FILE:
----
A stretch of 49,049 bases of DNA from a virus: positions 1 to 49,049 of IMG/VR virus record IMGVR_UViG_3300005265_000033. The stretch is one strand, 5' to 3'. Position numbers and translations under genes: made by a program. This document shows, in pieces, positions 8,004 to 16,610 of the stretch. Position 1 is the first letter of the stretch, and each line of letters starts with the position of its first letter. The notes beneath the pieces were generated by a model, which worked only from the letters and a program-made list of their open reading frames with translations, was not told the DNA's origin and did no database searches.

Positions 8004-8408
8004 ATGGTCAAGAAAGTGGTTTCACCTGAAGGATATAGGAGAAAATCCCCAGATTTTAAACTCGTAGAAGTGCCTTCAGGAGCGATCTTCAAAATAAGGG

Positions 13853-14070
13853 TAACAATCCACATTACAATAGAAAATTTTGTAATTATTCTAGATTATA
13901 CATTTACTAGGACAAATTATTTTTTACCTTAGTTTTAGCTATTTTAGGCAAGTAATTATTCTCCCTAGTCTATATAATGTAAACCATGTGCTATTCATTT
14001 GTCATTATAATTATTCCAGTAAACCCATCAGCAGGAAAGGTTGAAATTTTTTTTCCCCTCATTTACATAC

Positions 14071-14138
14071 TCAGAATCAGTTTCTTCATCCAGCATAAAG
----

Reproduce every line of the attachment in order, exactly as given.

A stretch of 49,049 bases of DNA from a virus: positions 1 to 49,049 of IMG/VR virus record IMGVR_UViG_3300005265_000033. The stretch is one strand, 5' to 3'. Position numbers and translations under genes: made by a program. This document shows, in pieces, positions 8,004 to 16,610 of the stretch. Position 1 is the first letter of the stretch, and each line of letters starts with the position of its first letter. The notes beneath the pieces were generated by a model, which worked only from the letters and a program-made list of their open reading frames with translations, was not told the DNA's origin and did no database searches.

Positions 8004-8408
8004 ATGGTCAAGAAAGTGGTTTCACCTGAAGGATATAGGAGAAAATCCCCAGATTTTAAACTCGTAGAAGTGCCTTCAGGAGCGATCTTCAAAATAAGGG

Positions 13853-14070
13853 TAACAATCCACATTACAATAGAAAATTTTGTAATTATTCTAGATTATA
13901 CATTTACTAGGACAAATTATTTTTTACCTTAGTTTTAGCTATTTTAGGCAAGTAATTATTCTCCCTAGTCTATATAATGTAAACCATGTGCTATTCATTT
14001 GTCATTATAATTATTCCAGTAAACCCATCAGCAGGAAAGGTTGAAATTTTTTTTCCCCTCATTTACATAC

Positions 14071-14138
14071 TCAGAATCAGTTTCTTCATCCAGCATAAAG